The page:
In order to afford a complete understanding of the invention and an appreciation of its advantages, a description of a preferred embodiment of the present invention in a typical operating environment is presented below.
Shown in FIG. 1 is a functional block diagram of the quiet solid state motor speed controller 10. The motor speed controller 10 is a two terminal device that is normally placed in series with a load, typically being a ceiling fan incorporating a motor 124. The hot phase side of the AC source 22 is connected directly to the LINE terminal of the motor speed controller 10. The MOTOR terminal is connected to one side of the motor 124 and the AC neutral is connected to the other side of the motor. A mechanical switch 120 turns power on and off to the motor speed controller 10. An oscillator 18 provides the timing and control signals that ultimately turn the voltage controlled switch 128 on and off. The voltage controlled switch 128 allows current to flow through the motor 124 when it receives a control signal from the gate filter 20 telling it to turn on. A frequency feedback control circuit 126 adjusts the signal from the oscillator 18 so as to keep the fan motor 124 running smoothly and quietly. A kick start circuit 12 provides the motor 124 with increased power during the initial two to three seconds of operation to overcome the relatively large inertia of the motor and the mechanical load attached to it. The gate filter 20 shapes the oscillator 18 signal in a such a way as to reduce motor noise. A DC power supply 16 provides DC voltage to the circuitry of the controller 10. A zero crossing detector 14 prevents the oscillator 18 from turning on the voltage controlled switch 128 at a time other than at the point of a zero crossing of the AC cycle.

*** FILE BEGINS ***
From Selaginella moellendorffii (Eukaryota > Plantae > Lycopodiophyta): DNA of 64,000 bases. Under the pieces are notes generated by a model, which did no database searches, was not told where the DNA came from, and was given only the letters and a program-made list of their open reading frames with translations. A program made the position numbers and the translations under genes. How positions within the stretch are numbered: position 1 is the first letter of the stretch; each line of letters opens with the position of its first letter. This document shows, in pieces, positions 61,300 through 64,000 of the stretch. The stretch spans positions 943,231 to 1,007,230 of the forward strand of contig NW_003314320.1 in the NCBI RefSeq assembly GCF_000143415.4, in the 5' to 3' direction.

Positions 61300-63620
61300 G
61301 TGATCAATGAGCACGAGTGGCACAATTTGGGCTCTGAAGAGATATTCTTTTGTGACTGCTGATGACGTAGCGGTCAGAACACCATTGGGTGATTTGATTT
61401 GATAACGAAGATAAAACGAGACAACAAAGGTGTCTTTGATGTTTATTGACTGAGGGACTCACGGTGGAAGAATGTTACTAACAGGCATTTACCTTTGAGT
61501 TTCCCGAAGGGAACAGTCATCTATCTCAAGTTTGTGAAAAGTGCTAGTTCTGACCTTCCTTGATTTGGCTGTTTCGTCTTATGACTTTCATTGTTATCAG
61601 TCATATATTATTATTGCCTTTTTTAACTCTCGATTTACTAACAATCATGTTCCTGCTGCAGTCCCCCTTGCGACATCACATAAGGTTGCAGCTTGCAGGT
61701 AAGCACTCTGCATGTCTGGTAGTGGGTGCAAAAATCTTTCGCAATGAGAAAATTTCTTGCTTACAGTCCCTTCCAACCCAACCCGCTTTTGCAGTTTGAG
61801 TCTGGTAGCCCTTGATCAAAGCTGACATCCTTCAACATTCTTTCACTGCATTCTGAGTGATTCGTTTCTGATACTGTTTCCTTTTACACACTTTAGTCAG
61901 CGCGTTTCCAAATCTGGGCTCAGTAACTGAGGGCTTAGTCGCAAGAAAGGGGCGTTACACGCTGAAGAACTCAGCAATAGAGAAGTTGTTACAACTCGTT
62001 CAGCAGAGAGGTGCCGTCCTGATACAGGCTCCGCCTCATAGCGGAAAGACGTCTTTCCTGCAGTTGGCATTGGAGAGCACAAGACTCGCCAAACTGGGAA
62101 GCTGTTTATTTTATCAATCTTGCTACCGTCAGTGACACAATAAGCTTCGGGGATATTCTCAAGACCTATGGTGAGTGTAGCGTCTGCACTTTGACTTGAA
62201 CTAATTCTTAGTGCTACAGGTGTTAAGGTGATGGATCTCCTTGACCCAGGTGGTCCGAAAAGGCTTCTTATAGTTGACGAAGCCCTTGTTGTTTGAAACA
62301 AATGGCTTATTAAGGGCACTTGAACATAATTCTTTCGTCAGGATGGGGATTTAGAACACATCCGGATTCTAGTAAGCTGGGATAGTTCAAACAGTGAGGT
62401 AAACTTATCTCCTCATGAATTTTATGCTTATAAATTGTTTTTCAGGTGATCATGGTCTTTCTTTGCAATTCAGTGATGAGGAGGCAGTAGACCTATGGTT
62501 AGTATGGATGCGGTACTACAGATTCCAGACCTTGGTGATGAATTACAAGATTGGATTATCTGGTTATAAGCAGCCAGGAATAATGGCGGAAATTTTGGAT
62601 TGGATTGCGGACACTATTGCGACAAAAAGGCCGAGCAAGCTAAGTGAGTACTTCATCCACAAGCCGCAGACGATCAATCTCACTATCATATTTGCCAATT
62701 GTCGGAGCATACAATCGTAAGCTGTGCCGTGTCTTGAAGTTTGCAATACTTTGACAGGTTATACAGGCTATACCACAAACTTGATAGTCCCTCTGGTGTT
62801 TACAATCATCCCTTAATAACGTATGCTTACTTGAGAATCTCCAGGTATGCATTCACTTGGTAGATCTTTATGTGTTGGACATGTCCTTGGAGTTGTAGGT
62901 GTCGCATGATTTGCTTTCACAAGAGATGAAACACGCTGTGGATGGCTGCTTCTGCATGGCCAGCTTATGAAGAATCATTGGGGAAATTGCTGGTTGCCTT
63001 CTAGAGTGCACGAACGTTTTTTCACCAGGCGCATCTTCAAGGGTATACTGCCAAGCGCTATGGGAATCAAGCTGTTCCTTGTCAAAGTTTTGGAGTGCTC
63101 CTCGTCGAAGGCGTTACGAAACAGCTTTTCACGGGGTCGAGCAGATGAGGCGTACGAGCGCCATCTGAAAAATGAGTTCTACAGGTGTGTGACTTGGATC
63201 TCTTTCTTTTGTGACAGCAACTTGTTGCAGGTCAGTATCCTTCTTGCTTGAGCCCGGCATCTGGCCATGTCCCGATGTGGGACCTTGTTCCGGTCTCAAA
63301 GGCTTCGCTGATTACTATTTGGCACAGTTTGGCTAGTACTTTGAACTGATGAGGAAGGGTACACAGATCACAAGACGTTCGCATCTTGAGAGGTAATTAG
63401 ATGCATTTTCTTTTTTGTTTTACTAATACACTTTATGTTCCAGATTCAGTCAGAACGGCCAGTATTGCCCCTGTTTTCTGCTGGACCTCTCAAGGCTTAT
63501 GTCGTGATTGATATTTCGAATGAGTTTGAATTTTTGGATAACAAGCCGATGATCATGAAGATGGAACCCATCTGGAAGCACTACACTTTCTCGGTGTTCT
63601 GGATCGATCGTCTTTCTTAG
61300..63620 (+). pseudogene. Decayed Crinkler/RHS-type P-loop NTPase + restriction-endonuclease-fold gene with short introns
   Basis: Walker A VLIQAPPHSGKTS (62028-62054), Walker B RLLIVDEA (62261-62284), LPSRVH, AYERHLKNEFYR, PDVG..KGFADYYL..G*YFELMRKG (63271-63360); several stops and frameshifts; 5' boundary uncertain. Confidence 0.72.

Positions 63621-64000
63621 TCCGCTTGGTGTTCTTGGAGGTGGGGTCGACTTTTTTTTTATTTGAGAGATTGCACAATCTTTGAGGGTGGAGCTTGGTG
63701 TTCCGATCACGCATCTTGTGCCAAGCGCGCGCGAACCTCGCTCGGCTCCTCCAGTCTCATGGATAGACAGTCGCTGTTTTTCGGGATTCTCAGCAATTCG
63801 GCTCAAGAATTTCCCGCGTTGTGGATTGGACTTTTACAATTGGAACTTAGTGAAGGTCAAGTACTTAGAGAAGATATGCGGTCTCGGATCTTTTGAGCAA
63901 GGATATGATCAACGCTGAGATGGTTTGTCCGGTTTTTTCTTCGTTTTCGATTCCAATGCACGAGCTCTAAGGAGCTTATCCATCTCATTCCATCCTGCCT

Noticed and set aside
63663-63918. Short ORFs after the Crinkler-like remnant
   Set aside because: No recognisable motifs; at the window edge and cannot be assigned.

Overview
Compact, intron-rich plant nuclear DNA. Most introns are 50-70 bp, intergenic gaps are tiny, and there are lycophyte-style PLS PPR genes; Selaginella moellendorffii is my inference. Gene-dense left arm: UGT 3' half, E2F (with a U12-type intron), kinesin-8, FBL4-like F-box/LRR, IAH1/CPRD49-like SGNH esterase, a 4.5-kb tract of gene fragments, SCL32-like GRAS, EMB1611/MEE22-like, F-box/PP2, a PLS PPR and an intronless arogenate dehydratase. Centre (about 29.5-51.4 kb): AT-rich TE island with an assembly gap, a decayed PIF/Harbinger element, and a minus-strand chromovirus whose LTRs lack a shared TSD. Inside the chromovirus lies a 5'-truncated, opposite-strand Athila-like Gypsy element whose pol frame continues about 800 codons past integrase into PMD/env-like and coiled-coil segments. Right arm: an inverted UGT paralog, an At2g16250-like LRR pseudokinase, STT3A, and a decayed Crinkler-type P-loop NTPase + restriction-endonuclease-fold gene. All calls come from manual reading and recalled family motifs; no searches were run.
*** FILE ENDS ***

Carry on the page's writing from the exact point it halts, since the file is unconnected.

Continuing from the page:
In FIG. 2 is shown a detailed schematic diagram depicting the motor speed controller 10 circuitry. The DC power supply 16 includes diodes 37, 36 to provide half wave rectification of the AC power source 22. This rectified voltage charges capacitor 42 through resistor 38. A relatively high DC voltage of 100 V develops across storage capacitor 42. The high DC voltage charges capacitor 46, a large storage capacitor, through resistor 40 and clamped by zener diode 44 to a voltage VDD of approximately 12 V. Voltage VDD is the voltage provided to power the controller 10 low voltage circuitry. The power supply 16 consists of two stages rather than one to be able to provide power to the controller 10 when the motor is running within a few percent of its maximum speed. At any speed, when the motor is on, the voltage controlled switch 128 opens and closes every AC half cycle. When the motor is set to run at maximum speed, the voltage controlled switch 128 is closed for most of the cycle, therefore there is a limited amount of time available for charging capacitor 42. The power supply 16 has the burden of providing power to the controller 10 circuitry during the time the voltage controlled switch 128 is closed. Therefore, the storage capacitors 42, 46 must be sufficiently large to hold adequate charge when the switch 128 is closed. During the time switch 128 is closed, capacitor 42 discharges through resistor 40 and charges capacitor 46. This prevents the output supply voltage VDD from dropping when the duty cycle of the motor is high. In addition, the small RC time constant of resistor 38 and capacitor 42 allows very quick charging of capacitor 42 during the short time the switch 128 is open.